Discussion in 'PC Hardware' started by x86, Mar 8, 2018.
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Forgot to mention - the SSD is the 128GB version of the 840PRO.
Less than half is occupied.
And as I mentioned, I can only remember deleting once (a small folder) and uninstallation of an application. Other than that, there has been no 'writes' from my side. Perhaps a tiny overhead of when for example an application writes to a log or something (even most app-related data are stored under 'App Data', which was located on my HDD...)
Given all the above, could it really be the case that my 5yr old SSD is still around 99% healthy? Is that figure from Magician accurate?
My only rational explanation is that since I almost didn't delete anything from that SSD so far, hence the almost 0% wear..(?)
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SSD's do have a long predicted life. Windows 7 supports Trim, regardless of the motherboard. so Trim most likely was in use before. Just give it a full format (delete all partitions) when you do a clean install of 7 and that'll be good. just remember anything you have on there now will be gone, so it's a good idea to get all your drivers in order and back up anything you want to keep from that drive first
If I recall correctly, Windows 7 will support a 4K sector alignment
Its been ages since I have seen a SSD die or malfunction. It happened a fair bit in the SATA 150 days, not very often at all in the SATA 300 days and I don't think I have ever personally seen a SATA 600 SSD fail.
I have an 840 Pro that is now in its 3rd home since I bought it. It has seen a lot of abuse. It was in a work laptop then my daughter's laptop and now is in a friends SFF PC, still works like it did when it was new.
I would be astonished if you ever have trouble that that drive no matter how you use it.
As far as maximizing SSD life goes, lots of RAM will have the most effect. Reducing memory resident apps to minimum also helps. These steps will reduce paging and mandatory reads when booting but honestly, its not going to matter, this drive will keep kicking no matter what you do.
Thank you for all info guys. Have plenty of reading to do. Will get back to you probably with more questions!
Looks like ssd life cycle is about the same as a mechanical drive.
Quick VS full is a very different thing SSD VS. HDD.
On a HDD a full format takes forever but it also erases the data that is already there VS. quick which only marks the data as available to overwrite. This can be a security risk if you are formatting before giving a HDD away/throwing it away.
On a SSD a quick format will mark all of the data as junk (just like on a HDD) but the TRIM function will eliminate all of that "junk" data rendering a full format redundant.
I actually had first hand experience dealing with TRIM making recovery of files impossible. I deleted a folder that I needed by mistake and like I had done years ago on XP I tried an "undelete" utility. All I got back was file name, all of the data within the files had already been TRIMed.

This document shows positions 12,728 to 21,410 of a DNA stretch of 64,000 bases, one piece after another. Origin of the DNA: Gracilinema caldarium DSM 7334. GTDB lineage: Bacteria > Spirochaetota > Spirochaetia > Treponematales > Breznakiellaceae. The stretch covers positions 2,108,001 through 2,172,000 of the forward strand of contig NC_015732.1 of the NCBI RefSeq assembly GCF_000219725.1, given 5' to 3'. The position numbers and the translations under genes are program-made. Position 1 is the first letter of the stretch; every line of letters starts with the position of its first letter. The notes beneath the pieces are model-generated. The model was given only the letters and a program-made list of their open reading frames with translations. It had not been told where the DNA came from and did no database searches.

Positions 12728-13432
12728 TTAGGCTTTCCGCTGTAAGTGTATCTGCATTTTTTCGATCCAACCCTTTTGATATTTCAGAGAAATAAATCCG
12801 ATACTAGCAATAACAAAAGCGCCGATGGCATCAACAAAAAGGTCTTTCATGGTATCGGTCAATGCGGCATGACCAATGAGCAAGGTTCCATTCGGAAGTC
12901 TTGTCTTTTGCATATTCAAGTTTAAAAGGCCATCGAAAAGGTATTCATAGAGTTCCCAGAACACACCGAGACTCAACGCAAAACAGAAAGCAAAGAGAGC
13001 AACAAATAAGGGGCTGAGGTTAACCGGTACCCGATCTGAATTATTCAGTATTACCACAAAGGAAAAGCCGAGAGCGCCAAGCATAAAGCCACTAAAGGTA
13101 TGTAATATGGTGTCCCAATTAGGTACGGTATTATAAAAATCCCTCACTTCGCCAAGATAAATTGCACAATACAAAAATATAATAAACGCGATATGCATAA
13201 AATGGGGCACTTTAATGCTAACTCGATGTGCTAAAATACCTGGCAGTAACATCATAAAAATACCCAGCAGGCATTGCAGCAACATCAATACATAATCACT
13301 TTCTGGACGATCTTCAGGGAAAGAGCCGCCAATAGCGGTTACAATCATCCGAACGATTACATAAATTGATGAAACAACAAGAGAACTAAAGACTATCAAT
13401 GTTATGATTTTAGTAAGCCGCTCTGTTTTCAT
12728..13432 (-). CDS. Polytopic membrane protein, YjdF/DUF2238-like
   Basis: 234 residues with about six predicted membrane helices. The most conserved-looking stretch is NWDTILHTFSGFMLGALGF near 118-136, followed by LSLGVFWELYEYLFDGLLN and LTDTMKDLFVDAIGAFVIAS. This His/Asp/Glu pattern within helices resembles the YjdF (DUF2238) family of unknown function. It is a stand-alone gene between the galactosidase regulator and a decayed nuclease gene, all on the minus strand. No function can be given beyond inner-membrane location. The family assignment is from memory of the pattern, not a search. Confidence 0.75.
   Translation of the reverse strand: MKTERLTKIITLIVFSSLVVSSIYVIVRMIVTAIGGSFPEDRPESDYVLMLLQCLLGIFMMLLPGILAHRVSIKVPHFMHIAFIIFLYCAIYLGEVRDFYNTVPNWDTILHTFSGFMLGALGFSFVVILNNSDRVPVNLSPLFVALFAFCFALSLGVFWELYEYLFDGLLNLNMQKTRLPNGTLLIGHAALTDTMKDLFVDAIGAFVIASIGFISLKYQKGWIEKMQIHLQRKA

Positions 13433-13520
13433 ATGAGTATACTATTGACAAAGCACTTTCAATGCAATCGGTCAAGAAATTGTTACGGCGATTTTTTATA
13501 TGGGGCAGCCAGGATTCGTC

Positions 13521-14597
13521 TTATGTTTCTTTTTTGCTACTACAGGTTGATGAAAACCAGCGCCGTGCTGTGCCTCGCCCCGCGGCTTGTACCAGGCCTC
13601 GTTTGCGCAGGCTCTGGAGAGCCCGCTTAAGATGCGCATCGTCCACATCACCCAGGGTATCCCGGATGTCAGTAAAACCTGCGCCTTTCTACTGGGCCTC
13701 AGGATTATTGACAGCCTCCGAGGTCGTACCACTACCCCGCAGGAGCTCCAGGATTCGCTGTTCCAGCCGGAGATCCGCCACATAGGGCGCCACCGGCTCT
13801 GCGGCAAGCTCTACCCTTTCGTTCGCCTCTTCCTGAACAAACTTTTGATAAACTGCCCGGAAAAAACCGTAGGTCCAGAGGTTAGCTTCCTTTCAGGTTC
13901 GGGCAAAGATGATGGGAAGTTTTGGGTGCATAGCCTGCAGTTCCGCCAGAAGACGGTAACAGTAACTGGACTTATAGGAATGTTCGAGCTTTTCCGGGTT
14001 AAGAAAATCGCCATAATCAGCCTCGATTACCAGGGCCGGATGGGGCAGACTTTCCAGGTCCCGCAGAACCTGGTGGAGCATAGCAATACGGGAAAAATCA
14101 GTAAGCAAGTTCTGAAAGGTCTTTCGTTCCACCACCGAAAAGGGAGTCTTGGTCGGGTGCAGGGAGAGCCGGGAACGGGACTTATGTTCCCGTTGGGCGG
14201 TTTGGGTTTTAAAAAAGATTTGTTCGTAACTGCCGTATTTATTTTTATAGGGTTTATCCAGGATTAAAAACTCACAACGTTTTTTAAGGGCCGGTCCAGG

There is no Argument. I got back a folder full of files that were all 0s, even opened them up in hex view. This wasn't a file or two BTW, I lost several thousand files totally more than 5 GB, all 0ed out.
This does not happen with a HDD, you could have recovered everything, its not even a challenge.
Fair enough. Still, I wonder how the Magician treats the SSD whilst 'secure erase'. Because if quick formating the SSD has excatly the same effect (i.e. totally 0-ing all files), then what's the point for a 'secure erase' function. Only possible reason I can think of is that TRIM doesn't perform this clean-up straight away, but over a certain time. Maybe. I don't know.
I have run Samsung SSDs for more than 5 years now, never once have I had a situation arise where there was a need to run secure erase.
Quick format does not 0 the files, its the TRIM that sees the space marked as junk and writing 0s to reclaim the maximum performance for that junk space.
The file names remain as deleted files in the master file table I believe, not sure if those get TRIMed or if new files being created eventually just overwrites the file names of the deleted files.
Most threads on the topic report that secure erase (using Magician), takes very little time to perform (few seconds - maybe couple minutes tops).
If secure erase doesn't wear out the SSD, then it's a no brainer! No need to even consider a quick format (not to mention a full format)
I hit benchmarks from time to time, Samsung drives never seem to slow down. If they did I guess I would do a secure erase but so far they just work.
That being said, I don't have a single drive over 50% filled so that might factor in.
Are you over-provisioning? As Mr Sutherland suggested earlier, it too can prolong SDD performance/life.
I ve read more threads on the topic since yesterday. From what I ve established, a quick format will have exactly the same effect as a secure erase, with the only difference is time. Time it takes for TRIM to clear out the blocks. i.e. secure erase will perform that action immediately, whilst with a quick format, actual clearing will be performed over time. How much time - is unclear - probably depends on the actual SSD model/controller, firmware, software, OS and who knows what else.
Which means that, all things considered, I m paranoid for even discussing this further. But being paranoid in computing related stuff - should be forgiven from time to time